Clearing out the website fridge

10 February 2014

During the middle of last year, I finally got round to a long-overdue overhaul of my website hosting, but for reasons of scope-limitation kept the content & appearance much the same. However I thought it was time to replace the student-orientated landing page with something something more in line with my professional career, and auditing the site it became apparent that much of it dated back to the mid-2000's. I finally decided to bite the bullet and do a refurbish. Given that it was around four years ago my Ph.D was formally granted, my original idea was to replace the Ph.D section with something more in line with my professional career, as opposed to the previous section that mainly discussed Ph.D projects I did not do. However in the end I felt that I wanted to keep this a personal site, even if it was with an eye on it being a potential show-case.

Sources of inertia

Aside from the two “news” sections, the content has remained stale because I worked on the basis that any new content would itself become stale before long. Another major source of inertia was a general reluctance to rework the website's structure, as I am something of a believer in persistent URLs, and in the past maintaining a set of HTTP redirects has proved to be a headache. Redoing section names would also require the redoing the menu graphics, and I am not even sure which program was used to create them, let alone how. Pretty sure I still had the original Gimp/Photoshop files and instructions somewhere, but finding them would be another issue.

The other part of the inertia is that some sections of this site have ended up being spun off into their own micro-site, the most obvious example being my d'Hondt PR calculator sub-section, and they have subsequently got the refurbishment attention. More often than not this is because they had some tie-in with other intentions, and as things progressed found it easier to keep them separate rather than combine them into one mega-site.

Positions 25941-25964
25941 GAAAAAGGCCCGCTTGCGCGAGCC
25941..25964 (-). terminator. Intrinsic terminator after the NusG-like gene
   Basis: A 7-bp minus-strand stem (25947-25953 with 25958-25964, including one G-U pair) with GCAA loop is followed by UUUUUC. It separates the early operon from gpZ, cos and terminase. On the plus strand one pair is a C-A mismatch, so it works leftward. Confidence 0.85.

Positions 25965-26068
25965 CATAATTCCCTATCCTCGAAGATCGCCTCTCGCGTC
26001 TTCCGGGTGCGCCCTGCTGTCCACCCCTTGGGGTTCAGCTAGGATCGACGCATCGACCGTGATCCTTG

The changes

In the end I decided the best thing was to have a micro-site section that contained details of other side-projects I have been involved in, complete with pointers to the relevant websites. Yes it is basically a Mark-2 links page, but felt that is ticked the boxes of both relevance and resistance to ageing. Since I already have a separate domain I use for career-related emails, dry CV-like stuff could be pushed into its own micro-site and then linked to, although with the likes of LinkedIn around these days I probably will not bother. I also took the opportunity to clear a back-log of articles I had drafted but had not got round to finishing off and publishing.

The other sections

Although the life of the site is basically the the two “news” style sections, I wanted to avoid going down the single-paged Wordpress-style path, which meant sticking to my long-standing six-section structure. It is old fashioned, but any radical departure from this would need a from-scratch redesign, and I happen to still like the current one. With this in mind the existing sections are pretty much an ideal if dated fit:
The landing page, complete with a 1990's style banner advert that I made as part of a coursework a decade or so ago, and the text was likely not much younger. However felt that anything other than an update of the existing brief biography would not really work.
Tech vs. Misc
Originally the Tech section was meant to be a relatively small repository of technical notes, but it ended up morphing into technical article complement for my weblog section, the latter getting renamed to Misc for reasons I have long forgotten. I have decided to keep the technical/non-technical split, although as an exception I put career-related articles such as business procedures under non-technical.
Picture gallery
Picture galleries are very much out of fashion and I do wonder whether it is a good idea keeping some of the picture sets online given that most of them are 5-10 years ago and correspond to a different life-style. Nevertheless I decided to keep it, and add in three sections I had uploaded but not indexed.
Links pages are also pretty much out of fashion these days, as most people do a Google search rather than bookmarking links these days. Nevertheless decided to keep it because among all the link-rot is a few sites I had forgotten about.
The underlying problem is that if I was to drop a section or two, I am not sure what would take their place, and bringing micro-sites back in-house would likely need a two-level navigation structure rather than the current flat one.


At the end of the day this is all pass-time, so there are limits to how much time and money can be allocated to all this. As a result design & presentation decisions I took long ago are on the whole fairly optimal.